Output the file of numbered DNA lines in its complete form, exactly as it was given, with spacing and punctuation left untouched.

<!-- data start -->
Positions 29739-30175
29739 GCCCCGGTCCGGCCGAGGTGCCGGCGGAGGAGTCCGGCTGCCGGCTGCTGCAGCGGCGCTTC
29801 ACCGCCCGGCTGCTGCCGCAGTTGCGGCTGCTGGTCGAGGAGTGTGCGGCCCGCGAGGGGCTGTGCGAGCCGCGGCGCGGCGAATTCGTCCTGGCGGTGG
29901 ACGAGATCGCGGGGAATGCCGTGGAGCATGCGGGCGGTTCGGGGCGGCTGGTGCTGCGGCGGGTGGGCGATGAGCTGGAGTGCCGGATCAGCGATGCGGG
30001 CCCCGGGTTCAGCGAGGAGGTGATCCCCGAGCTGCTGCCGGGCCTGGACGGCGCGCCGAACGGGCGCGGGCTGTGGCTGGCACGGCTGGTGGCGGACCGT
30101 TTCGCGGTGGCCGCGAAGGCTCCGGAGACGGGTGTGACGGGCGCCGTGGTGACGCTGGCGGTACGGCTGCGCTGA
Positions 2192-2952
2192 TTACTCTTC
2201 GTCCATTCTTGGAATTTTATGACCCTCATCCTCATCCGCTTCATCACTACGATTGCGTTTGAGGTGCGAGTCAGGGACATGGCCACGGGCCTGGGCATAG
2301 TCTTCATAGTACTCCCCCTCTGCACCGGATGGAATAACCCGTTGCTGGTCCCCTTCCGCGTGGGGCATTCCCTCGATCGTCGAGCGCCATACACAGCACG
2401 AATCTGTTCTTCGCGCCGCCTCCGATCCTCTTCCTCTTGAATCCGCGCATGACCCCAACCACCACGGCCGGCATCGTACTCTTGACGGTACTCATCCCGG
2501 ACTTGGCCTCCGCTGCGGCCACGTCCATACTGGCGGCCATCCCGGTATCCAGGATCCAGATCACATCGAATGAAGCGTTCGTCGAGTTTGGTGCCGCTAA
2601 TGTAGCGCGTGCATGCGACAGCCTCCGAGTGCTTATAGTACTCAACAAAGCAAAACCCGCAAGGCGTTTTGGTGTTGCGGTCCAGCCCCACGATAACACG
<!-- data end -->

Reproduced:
Positions 29739-30175
29739 GCCCCGGTCCGGCCGAGGTGCCGGCGGAGGAGTCCGGCTGCCGGCTGCTGCAGCGGCGCTTC
29801 ACCGCCCGGCTGCTGCCGCAGTTGCGGCTGCTGGTCGAGGAGTGTGCGGCCCGCGAGGGGCTGTGCGAGCCGCGGCGCGGCGAATTCGTCCTGGCGGTGG
29901 ACGAGATCGCGGGGAATGCCGTGGAGCATGCGGGCGGTTCGGGGCGGCTGGTGCTGCGGCGGGTGGGCGATGAGCTGGAGTGCCGGATCAGCGATGCGGG
30001 CCCCGGGTTCAGCGAGGAGGTGATCCCCGAGCTGCTGCCGGGCCTGGACGGCGCGCCGAACGGGCGCGGGCTGTGGCTGGCACGGCTGGTGGCGGACCGT
30101 TTCGCGGTGGCCGCGAAGGCTCCGGAGACGGGTGTGACGGGCGCCGTGGTGACGCTGGCGGTACGGCTGCGCTGA
Positions 2192-2952
2192 TTACTCTTC
2201 GTCCATTCTTGGAATTTTATGACCCTCATCCTCATCCGCTTCATCACTACGATTGCGTTTGAGGTGCGAGTCAGGGACATGGCCACGGGCCTGGGCATAG
2301 TCTTCATAGTACTCCCCCTCTGCACCGGATGGAATAACCCGTTGCTGGTCCCCTTCCGCGTGGGGCATTCCCTCGATCGTCGAGCGCCATACACAGCACG
2401 AATCTGTTCTTCGCGCCGCCTCCGATCCTCTTCCTCTTGAATCCGCGCATGACCCCAACCACCACGGCCGGCATCGTACTCTTGACGGTACTCATCCCGG
2501 ACTTGGCCTCCGCTGCGGCCACGTCCATACTGGCGGCCATCCCGGTATCCAGGATCCAGATCACATCGAATGAAGCGTTCGTCGAGTTTGGTGCCGCTAA
2601 TGTAGCGCGTGCATGCGACAGCCTCCGAGTGCTTATAGTACTCAACAAAGCAAAACCCGCAAGGCGTTTTGGTGTTGCGGTCCAGCCCCACGATAACACG